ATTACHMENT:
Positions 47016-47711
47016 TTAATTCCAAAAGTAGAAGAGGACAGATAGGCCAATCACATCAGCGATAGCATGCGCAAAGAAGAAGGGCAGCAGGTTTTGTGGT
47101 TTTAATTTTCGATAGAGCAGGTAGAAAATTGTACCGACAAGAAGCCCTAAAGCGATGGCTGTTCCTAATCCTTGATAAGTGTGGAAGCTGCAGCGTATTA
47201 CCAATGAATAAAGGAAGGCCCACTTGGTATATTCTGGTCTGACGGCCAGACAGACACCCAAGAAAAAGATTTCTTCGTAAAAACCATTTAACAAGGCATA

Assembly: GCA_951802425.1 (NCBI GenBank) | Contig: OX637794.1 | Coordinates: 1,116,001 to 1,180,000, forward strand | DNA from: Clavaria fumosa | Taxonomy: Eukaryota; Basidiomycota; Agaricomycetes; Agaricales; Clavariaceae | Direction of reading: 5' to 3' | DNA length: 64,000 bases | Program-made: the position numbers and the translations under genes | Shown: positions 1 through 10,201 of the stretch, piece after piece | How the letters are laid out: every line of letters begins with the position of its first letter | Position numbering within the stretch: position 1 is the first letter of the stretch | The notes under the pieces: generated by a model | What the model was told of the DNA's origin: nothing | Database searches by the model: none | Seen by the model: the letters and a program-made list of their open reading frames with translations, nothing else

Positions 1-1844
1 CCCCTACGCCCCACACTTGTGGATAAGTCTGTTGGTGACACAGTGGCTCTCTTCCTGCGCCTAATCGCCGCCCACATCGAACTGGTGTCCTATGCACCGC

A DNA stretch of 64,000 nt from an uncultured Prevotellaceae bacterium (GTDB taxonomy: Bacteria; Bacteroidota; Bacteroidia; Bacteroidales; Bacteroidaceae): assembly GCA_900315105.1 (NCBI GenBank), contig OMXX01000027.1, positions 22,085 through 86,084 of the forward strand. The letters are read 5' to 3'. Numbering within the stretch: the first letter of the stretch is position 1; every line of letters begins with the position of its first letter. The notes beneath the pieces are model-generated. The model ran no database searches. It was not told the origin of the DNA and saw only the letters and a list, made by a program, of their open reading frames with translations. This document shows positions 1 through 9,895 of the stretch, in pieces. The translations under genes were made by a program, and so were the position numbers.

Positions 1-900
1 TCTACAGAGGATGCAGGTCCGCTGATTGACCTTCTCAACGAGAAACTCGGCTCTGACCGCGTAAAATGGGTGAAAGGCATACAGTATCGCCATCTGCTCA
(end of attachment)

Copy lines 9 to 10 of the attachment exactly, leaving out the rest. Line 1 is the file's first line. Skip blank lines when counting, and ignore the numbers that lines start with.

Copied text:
Positions 1-900
1 TCTACAGAGGATGCAGGTCCGCTGATTGACCTTCTCAACGAGAAACTCGGCTCTGACCGCGTAAAATGGGTGAAAGGCATACAGTATCGCCATCTGCTCA